Internet is important in the daily life of children and adults. It evolves daily, giving access to important information, social media and services. The impact of the Internet on social and cultural activities is increasing by the day. Some experts state that “there is no separation between real and virtual life”.
Many users of social media have the feeling of being in a personal and familiar space. More than in real life, one will readily share private information, ignoring any issues. For example: on Facebook tags can link someone to an activity or person, without this “someone” knowing or approving of being tagged. The personal integrity of users is at risk on social media: there is no protection against harmful content or behaviour.
Youngsters using online platforms face numerous risks they are not even aware of: platforms offer no privacy-friendly default settings, no protection against cyberbullying and other forms of harassment, users risk to be confronted with pornography and discriminatory language, stereotypes of ethnic minorities, stalking and other forms of cybercrime. All these forms of harassment CAN harm users, especially youngsters. A related issue is the lack of transparency why personal data are processed and where they go. Most kids are not aware of this data processing.
As life and teaching moves to the online world, so does personal integrity. This issue is even more prominent during the COVID-19 pandemic, when online education replaces classroom teaching and youngsters spend their learning time online, increasing the risk of encountering cyber-bullying. With the adoption of the Universal Declaration of Human Rights, the rights and freedoms of individuals were clearly stated. As people massively turn to the Internet, the rights of the individual should be respected online and offline. The challenge is to guarantee the safety of kids and to promote fairness in interactions online.
Preparing the TABASCO proposal, the partners conducted a brief but valuable analysis of the situation in their countries and the findings confirm the importance of this project. Some statistics from this research:
- Almost all teen users of social networks use their real name and almost all youngsters share pictures of themselves. Some share their mobile number, many share videos of themselves.
- Most young people witnessed unpleasant behaviour frequently and 55% perceived some form of interference with their privacy on social media.
- Some 29% were contacted by people they don’t know, while 24% saw private, embarrassing information made public without their permission.
Our preliminary research revealed that most young people (but also parents and teachers) are aware that the use of social media can cause risks, however many lack understanding of the nature of these risks: how is privacy undermined and could this have legal consequences?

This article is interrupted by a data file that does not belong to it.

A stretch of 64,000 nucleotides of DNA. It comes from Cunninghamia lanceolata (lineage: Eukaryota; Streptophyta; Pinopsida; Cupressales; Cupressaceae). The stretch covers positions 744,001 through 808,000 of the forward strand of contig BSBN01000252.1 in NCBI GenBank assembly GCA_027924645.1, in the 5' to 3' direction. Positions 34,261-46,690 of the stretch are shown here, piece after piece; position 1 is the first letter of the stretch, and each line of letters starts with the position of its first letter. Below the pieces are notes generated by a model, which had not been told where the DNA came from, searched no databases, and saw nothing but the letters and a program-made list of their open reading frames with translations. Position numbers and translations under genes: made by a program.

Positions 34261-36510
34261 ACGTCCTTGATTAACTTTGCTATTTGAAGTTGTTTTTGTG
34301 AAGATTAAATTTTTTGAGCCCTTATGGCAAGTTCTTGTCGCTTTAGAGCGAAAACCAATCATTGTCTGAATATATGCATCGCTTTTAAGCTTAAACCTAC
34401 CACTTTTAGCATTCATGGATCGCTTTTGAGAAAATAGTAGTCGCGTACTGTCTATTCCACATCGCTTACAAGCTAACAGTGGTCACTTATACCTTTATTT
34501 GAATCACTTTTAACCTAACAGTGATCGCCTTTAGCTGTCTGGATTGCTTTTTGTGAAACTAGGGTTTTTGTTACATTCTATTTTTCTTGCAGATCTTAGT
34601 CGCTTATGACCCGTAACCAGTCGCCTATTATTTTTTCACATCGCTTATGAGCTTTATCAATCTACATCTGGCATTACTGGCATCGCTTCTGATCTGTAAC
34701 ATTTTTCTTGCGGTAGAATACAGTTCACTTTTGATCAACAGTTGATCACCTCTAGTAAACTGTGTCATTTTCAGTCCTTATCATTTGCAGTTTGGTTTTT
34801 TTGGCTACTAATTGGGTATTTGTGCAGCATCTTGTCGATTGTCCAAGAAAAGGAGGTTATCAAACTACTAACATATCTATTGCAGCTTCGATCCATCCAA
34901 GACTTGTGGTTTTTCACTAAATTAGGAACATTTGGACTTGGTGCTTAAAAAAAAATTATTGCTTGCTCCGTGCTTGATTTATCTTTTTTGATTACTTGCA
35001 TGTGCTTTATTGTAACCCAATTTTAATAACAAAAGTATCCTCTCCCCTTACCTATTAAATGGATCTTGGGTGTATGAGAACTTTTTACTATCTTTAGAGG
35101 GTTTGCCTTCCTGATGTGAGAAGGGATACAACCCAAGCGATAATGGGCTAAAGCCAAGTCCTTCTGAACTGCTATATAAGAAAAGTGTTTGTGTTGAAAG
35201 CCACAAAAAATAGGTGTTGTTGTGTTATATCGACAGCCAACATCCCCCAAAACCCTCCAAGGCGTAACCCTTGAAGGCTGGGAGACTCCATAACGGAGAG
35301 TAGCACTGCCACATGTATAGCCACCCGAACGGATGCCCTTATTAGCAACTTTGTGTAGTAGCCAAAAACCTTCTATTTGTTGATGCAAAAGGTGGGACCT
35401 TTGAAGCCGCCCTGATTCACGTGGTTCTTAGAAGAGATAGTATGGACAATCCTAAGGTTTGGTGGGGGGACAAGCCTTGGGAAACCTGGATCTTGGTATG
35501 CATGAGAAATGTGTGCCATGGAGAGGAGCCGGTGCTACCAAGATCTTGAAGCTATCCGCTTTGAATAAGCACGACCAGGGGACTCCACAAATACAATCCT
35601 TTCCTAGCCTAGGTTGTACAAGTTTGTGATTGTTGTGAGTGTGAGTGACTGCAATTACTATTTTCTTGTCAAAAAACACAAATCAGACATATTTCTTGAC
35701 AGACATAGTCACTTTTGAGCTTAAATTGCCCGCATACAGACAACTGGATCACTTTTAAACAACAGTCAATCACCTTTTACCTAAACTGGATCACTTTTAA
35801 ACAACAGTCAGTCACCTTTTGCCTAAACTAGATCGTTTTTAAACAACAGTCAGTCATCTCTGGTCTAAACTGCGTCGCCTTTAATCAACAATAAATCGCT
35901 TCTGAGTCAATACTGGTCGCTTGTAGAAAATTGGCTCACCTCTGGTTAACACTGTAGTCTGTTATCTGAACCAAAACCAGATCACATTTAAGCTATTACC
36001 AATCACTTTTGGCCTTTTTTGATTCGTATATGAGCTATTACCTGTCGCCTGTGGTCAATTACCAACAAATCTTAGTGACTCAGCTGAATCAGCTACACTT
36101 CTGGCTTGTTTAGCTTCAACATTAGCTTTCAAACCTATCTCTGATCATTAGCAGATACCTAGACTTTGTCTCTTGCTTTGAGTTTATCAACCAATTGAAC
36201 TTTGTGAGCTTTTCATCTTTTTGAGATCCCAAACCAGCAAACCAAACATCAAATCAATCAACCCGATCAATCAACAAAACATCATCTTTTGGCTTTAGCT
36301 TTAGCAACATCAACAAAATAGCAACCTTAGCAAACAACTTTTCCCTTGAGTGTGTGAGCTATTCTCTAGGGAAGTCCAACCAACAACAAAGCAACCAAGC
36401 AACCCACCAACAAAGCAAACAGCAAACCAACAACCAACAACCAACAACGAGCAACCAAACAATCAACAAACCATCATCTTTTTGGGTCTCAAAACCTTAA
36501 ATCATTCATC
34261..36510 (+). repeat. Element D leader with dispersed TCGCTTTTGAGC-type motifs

For these reasons the project aims to:
- inform and train kids (age 9-19), teachers, parents on how to use the internet responsibly and how interactions online can be safe and fair;
- provide practical tools for teaching conscious and cautious use of social media, to prevent the risks of privacy breaches, empowering youngsters to fight cyberbullying, stalking and other forms of online harassment;
- prepare youngsters to use the internet responsibly by pointing at the necessary balance between freedom of expression and respecting one another:
- increase the understanding of youngsters how privacy violation online happens, how their privacy and their virtual identity can be protected, and (legal) consequences of violations;
- promote a youth movement of kids sharing experiences, inform each other, tell stories, raise awareness and report any inappropriate and unlawful behaviour or content to anti-bullying platforms, some of which already exist.
The most important aim is upscaling the project to a Tabasco Campaign, focusing on the local communities where the kids go to school. Involvement of the youngsters will increase the impact of other Intellectual Outputs. The Campaign will be a youth movement: kids will think and decide about actions, supported by teachers and parents. Actions include: planning and organising events, writing and designing information materials, sharing experiences in school meetings, to which they will invite peers from other schools and local sports clubs. When youngsters run the Campaign, the process will result in empowerment and strong learning achievements. This will be a pillar in the dissemination process: kids use channels and communicate in ways that adults hardly know or understand.
In TABASCO the transnational aspect has added value: the project will use experiences and best practices in partner countries. The project will address a large number of students and teachers. The Intellectual Outputs and the addressed problem is by nature transnational: internet has no state borders. This calls for a joint approach of partners in various EU coun